In This Review

Lincoln and the Fight for Peace
Lincoln and the Fight for Peace
By John Avlon
Simon & Schuster, 2022, 368 pp.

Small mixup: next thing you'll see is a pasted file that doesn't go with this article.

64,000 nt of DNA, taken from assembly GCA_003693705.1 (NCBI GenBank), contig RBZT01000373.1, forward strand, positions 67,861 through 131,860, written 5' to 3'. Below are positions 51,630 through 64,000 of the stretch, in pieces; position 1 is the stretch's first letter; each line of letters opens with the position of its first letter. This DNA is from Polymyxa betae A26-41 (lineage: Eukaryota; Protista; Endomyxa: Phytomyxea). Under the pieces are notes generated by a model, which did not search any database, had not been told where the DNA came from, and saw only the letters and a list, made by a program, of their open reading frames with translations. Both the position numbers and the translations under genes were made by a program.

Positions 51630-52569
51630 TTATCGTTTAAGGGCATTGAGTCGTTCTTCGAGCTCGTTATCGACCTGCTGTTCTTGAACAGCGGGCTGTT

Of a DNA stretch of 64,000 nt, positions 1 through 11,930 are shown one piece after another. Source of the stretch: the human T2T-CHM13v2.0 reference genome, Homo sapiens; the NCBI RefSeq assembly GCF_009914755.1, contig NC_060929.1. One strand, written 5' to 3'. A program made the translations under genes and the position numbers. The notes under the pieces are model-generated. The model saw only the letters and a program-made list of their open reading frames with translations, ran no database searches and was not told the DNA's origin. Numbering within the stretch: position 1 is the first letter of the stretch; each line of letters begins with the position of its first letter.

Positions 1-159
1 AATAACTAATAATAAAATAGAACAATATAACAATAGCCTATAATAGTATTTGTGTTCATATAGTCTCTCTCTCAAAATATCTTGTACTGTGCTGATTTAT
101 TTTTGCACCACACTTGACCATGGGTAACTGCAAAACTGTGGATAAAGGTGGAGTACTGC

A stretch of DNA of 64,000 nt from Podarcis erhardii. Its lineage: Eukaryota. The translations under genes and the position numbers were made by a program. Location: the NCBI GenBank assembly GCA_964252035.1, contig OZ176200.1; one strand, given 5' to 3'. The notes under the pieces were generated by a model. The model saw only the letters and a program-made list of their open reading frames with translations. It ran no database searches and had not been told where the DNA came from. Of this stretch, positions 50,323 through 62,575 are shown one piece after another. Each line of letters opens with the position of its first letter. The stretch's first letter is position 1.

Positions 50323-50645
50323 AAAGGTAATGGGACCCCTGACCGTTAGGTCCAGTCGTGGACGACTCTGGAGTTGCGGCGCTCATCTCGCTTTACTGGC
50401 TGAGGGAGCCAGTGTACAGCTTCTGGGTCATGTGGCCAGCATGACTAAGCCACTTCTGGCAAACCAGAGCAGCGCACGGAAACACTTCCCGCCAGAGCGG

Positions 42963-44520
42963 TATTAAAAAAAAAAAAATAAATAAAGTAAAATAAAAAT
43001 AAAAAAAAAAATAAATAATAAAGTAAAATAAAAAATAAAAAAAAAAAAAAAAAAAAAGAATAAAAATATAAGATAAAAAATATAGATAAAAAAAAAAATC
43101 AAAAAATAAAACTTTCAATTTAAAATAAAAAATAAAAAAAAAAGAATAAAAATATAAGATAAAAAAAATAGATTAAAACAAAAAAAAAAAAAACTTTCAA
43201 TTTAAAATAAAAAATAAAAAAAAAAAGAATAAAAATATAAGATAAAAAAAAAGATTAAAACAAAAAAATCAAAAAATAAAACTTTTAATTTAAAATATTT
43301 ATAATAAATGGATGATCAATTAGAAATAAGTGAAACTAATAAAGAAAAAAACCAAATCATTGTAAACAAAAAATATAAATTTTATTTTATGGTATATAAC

Avlon braves a subject about which thousands of books have already been written by finding a relatively empty niche in the gigantic literature on President Abraham Lincoln, namely the president’s plans for winning the peace after the Civil War. It is a particularly timely subject now in a polarized United States and world. Lincoln wanted to pair an unambiguous military victory—he insisted on the Confederacy’s unconditional surrender—with plans for a magnanimous peace that would emphasize political reconciliation, economic growth, and incremental movement toward racial inclusion. Although those plans were fatally undermined by his chosen successor, Andrew Johnson, Lincoln’s wisdom has influenced successful postwar reconstructions ever since, especially in Germany and Japan after World War II. In his research, Avlon was “struck by how thin the study of peace and postwar stabilization is compared to the study of war” and how much scholarship on these two ends of the same stick needs to be “recalibrated.” His own book underlines this thinness in its comments on current thinking about postwar policies (particularly by making some incorrect statements about U.S. planning for Iraq after the 2003 invasion), but this doesn’t diminish the value of its highly readable, original treatment of Lincoln’s tragically interrupted plans to heal the country.